Pediatr Infect Vaccine.  2020 Dec;27(3):158-170. 10.14776/piv.2020.27.e24.

Incidence and Characteristics of Clostridioides difficile Infection in Children

  • 1Department of Pediatrics, Severance Children's Hospital, Yonsei University College of Medicine, Seoul, the Republic of Korea


We evaluated the incidence and characteristics of Clostridioides difficile infection (CDI) in Korean children.
Medical records of patients aged 2–18 years and diagnosed with CDI at a tertiary hospital between 2009 and 2018 were analyzed. The patients were classified into three CDI groups: community-acquired (CA), community onset-health care facility-associated (COHCFA), and healthcare facility onset (HO).
The incidence of CDI increased from 1.00 to 10.01 cases per 10,000 admissions from 2009 to 2018 (P<0.001). As compared to the CA group, the HO group had a higher frequency of operation and malignancy as predisposing factors (40.4% vs. 0.0%, P=0.001; and 27.7% vs. 0.0%, P=0.027, respectively), frequency and number of previous antibiotic use (97.9% vs. 31.3%, P<0.001; and 2 vs. 0, P<0.001, respectively), and median postdiagnosis hospital stay (13 vs. 5 days, P=0.008). The CO-HCFA group had a lower median age and higher frequency of malignancy than the CA group (5 vs. 13 years, P=0.012; and 30.8% vs.0.0%, P=0.030, respectively). As compared to the HO group, the CA group had a higher frequency of abdominal pain and hematochezia (56.3% vs. 10.6%, P=0.001; and 50.0% vs. 10.6%, P=0.002, respectively), inflammatory bowel disease (68.8% vs. 2.1%, P=0.001), and intravenous metronidazole treatment (37.5% vs. 2.1%,P=0.001).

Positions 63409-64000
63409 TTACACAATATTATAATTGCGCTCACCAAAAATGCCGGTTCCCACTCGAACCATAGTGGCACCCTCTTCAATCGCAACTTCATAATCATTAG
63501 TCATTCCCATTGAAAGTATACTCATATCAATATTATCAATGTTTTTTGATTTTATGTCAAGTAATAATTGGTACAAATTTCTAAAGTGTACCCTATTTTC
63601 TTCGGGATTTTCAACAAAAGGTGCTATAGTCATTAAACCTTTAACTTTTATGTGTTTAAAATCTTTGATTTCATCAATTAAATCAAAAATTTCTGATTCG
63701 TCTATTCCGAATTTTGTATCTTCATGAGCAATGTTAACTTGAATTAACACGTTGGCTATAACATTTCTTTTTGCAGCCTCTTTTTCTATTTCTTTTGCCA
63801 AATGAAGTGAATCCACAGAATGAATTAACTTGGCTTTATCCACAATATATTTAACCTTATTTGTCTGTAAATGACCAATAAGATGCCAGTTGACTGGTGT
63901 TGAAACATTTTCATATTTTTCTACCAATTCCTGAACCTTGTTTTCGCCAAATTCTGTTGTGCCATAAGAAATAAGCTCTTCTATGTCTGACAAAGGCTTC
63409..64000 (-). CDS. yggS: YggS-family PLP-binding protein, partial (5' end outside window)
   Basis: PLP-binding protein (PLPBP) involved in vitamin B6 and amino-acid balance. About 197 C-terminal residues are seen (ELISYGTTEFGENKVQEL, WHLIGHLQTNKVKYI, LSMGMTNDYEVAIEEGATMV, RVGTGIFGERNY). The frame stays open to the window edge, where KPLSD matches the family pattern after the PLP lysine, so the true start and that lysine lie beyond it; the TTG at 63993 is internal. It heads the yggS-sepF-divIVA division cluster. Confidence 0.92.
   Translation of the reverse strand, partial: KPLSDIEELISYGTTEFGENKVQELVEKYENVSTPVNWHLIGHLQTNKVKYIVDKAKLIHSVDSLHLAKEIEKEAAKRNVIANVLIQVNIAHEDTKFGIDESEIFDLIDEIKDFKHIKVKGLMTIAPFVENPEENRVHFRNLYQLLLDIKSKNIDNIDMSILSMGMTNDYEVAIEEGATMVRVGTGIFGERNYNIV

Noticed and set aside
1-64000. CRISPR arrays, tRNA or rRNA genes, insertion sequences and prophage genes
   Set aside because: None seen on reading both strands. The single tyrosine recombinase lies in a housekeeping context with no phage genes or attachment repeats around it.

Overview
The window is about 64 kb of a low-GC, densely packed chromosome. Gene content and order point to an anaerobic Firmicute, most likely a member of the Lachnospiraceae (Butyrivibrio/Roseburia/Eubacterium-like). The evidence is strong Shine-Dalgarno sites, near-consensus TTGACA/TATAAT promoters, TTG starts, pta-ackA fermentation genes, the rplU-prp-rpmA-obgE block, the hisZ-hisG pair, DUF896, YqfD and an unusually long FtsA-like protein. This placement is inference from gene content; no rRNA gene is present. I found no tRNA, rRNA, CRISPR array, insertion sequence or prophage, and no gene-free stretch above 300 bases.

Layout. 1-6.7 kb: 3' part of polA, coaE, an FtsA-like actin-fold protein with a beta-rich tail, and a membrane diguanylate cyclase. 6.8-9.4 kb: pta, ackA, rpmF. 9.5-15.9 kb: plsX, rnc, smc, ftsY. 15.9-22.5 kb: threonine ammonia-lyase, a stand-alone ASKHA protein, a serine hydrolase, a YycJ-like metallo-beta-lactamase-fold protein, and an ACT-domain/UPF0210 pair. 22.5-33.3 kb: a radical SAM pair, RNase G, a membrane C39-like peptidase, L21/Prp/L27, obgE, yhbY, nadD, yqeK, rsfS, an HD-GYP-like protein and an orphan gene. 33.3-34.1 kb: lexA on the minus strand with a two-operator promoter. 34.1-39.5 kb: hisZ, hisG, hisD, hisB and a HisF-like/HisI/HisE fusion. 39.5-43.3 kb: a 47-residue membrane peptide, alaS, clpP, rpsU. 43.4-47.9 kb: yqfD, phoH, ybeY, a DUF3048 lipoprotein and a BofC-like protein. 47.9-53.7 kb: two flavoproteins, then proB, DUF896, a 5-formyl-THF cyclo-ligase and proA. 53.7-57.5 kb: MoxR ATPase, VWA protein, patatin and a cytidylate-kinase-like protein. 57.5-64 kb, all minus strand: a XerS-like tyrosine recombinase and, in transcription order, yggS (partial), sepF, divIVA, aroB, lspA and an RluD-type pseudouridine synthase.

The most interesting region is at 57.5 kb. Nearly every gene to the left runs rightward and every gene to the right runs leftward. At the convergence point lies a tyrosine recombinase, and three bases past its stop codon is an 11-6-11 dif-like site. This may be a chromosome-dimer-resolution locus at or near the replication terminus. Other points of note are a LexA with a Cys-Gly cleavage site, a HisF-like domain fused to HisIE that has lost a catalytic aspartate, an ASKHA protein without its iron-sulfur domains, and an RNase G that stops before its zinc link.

With the increasing incidence of pediatric CDI, awareness regarding its epidemiology and clinical characteristics is important to manage nosocomial infections.


Clostridioides difficile; Child; Epidemiology
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